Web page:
Going out to watch a live concert not only benefits your social life, it could also reduce your levels of the stress hormone cortisol, according to new research from London.
"This is the first preliminary evidence that attending a cultural event can have an impact on endocrine activity and down-regulate stress,” researchers Daisy Fancourt and Aaron Williamon from Imperial College London write.
Cortisol is a hormone released by the adrenal glands in response to stress.
117 subjects attended two concerts by composer Eric Whitacre - one at Gloucester Cathedral, the other at the Union Chapel in London. The volunteers had their stress hormone levels tested before the concert using a saliva sample, and then again 60 minutes later during intermission.
Researchers recorded reduced levels of cortisol in the second sample across all subjects. "This is the first time that such decreases have been found not only in tightly controlled laboratory settings but in the naturalistic setting of a public concert in a cultural space,” Rancourt said in the study.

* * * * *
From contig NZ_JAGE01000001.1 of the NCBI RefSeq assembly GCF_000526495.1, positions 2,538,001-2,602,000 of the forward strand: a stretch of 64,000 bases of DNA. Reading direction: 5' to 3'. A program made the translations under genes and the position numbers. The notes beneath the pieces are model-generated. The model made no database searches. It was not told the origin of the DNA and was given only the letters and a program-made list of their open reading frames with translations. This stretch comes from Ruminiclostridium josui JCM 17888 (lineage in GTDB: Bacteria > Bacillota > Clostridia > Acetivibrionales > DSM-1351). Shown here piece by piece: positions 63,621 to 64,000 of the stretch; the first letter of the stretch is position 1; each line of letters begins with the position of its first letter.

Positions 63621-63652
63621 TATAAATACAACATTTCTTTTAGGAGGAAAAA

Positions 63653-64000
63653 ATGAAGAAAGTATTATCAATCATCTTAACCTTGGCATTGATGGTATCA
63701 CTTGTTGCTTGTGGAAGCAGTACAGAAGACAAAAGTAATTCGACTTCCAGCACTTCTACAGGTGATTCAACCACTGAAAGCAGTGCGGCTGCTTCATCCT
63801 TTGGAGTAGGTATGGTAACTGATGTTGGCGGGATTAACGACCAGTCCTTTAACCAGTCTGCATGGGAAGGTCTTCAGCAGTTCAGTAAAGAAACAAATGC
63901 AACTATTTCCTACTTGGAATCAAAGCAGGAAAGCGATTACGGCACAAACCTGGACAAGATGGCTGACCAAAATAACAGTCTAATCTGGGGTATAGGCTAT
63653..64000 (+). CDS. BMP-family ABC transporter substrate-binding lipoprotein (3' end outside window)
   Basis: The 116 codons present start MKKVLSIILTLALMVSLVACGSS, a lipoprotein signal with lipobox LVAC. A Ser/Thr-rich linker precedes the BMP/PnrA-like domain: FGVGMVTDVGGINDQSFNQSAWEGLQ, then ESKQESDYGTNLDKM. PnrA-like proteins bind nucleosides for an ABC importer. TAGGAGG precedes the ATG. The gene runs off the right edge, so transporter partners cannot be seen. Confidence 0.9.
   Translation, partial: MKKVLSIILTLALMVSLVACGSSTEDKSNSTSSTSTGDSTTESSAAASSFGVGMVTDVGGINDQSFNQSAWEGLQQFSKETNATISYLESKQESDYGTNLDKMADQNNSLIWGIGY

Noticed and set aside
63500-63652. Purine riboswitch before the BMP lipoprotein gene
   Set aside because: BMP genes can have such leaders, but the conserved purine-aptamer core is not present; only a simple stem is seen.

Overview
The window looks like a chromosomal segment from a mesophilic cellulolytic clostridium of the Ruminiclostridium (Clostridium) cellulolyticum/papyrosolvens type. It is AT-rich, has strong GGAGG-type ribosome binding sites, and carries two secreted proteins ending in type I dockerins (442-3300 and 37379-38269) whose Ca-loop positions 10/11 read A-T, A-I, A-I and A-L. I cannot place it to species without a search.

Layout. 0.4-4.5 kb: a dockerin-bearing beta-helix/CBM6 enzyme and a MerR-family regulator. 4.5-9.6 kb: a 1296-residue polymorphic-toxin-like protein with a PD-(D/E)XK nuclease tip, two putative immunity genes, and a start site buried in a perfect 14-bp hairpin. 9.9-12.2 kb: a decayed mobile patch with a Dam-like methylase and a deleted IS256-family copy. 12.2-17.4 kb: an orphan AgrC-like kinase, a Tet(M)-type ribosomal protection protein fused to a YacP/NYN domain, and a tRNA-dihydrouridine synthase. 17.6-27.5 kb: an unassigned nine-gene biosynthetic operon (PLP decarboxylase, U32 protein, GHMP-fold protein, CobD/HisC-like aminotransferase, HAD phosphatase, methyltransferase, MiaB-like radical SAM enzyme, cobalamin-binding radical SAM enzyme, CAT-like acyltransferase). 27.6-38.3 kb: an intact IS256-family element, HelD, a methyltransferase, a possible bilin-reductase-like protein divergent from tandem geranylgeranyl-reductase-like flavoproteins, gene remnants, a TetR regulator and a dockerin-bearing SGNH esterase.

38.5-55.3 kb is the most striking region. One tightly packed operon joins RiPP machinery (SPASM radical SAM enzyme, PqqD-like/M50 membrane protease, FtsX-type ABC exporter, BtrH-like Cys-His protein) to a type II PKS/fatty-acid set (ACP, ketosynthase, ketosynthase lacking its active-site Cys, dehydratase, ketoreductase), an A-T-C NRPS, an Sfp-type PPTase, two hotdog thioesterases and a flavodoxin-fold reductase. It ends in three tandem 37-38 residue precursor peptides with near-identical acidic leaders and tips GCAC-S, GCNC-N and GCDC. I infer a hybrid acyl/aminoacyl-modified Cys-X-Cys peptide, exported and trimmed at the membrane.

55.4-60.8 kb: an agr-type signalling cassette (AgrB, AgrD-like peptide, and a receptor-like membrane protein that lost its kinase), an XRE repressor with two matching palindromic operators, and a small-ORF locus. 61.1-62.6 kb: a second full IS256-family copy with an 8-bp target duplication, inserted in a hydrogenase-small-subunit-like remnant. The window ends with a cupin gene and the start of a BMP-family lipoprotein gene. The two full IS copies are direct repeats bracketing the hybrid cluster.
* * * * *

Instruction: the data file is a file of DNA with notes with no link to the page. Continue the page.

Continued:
Cortisol is a hormone released by the adrenal glands in response to stress. When released in small doses, it has benefits such as regulating blood pressure, reducing internal inflammation, as well as activating our “fight or flight” mechanism. But long-term release from chronic stress can be associated with increased risk of cardiovascular disease and diabetes.
"This is the first preliminary evidence that attending a cultural event can have an impact on endocrine activity and down-regulate stress."
The study found that the stress-reducing benefits of concert attendance weren’t affected by age, background or how musical a person was. "It is of note that none of these biological changes were associated with age, musical experience or familiarity with the music being performed,” researchers write.
"This suggests there is a universal response to concert attendance among audience members.”